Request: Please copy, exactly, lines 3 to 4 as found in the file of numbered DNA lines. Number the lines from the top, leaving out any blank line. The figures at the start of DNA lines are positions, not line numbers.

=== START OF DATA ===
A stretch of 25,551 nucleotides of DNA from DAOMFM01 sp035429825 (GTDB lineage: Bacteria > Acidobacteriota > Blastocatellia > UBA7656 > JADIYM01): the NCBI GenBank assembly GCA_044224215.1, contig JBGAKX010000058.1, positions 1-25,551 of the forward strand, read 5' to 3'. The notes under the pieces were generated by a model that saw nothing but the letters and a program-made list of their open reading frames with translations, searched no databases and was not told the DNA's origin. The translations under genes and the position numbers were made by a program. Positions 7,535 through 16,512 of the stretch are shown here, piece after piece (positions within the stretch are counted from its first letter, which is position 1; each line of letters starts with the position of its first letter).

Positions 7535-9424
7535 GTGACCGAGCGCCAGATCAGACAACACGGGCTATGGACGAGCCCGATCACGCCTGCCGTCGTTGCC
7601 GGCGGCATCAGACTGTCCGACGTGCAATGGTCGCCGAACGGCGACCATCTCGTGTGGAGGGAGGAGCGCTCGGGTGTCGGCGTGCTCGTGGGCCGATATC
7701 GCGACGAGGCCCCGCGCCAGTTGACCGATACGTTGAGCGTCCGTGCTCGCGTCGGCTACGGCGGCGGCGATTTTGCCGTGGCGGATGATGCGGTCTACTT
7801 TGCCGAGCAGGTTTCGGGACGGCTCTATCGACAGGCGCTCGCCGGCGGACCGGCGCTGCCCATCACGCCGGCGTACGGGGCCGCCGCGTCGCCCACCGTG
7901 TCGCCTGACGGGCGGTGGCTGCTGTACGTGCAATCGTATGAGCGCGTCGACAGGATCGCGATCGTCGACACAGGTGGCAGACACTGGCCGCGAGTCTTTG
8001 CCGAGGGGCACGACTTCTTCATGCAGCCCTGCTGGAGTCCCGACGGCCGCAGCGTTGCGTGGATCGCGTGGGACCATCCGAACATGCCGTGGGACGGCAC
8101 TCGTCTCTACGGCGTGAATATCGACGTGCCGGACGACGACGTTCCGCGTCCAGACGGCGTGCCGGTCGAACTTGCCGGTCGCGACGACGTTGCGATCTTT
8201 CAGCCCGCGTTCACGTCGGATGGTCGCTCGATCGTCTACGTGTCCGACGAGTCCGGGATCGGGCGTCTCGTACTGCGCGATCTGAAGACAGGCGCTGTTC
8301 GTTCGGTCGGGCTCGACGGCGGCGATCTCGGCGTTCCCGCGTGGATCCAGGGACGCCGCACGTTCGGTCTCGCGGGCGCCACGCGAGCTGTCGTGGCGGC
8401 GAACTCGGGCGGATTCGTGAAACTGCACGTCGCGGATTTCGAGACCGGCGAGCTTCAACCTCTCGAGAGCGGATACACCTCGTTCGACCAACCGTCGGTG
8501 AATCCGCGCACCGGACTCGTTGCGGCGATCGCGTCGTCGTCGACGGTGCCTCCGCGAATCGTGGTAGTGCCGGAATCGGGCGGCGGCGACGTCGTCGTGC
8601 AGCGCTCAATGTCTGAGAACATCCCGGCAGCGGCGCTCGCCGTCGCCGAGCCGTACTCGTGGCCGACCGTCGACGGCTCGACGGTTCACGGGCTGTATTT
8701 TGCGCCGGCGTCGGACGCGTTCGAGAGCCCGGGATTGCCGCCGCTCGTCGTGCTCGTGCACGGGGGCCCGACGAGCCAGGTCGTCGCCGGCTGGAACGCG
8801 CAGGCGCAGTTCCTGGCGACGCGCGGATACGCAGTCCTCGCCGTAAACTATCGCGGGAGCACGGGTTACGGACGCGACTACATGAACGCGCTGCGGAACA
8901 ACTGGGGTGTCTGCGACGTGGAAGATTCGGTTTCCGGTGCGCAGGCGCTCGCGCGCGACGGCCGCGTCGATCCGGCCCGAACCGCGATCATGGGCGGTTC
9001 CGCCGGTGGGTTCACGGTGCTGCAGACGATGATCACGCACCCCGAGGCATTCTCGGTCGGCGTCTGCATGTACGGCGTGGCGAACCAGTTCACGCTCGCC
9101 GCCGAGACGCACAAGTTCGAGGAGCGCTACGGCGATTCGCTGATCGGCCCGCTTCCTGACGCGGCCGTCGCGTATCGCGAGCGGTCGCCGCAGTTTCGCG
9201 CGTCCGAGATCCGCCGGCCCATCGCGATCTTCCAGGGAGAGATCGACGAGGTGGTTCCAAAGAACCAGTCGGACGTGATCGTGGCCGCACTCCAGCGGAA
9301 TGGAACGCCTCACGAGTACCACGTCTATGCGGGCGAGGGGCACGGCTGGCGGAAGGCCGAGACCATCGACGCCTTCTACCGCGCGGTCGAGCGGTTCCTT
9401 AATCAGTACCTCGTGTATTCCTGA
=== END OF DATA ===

7535 GTGACCGAGCGCCAGATCAGACAACACGGGCTATGGACGAGCCCGATCACGCCTGCCGTCGTTGCC
7601 GGCGGCATCAGACTGTCCGACGTGCAATGGTCGCCGAACGGCGACCATCTCGTGTGGAGGGAGGAGCGCTCGGGTGTCGGCGTGCTCGTGGGCCGATATC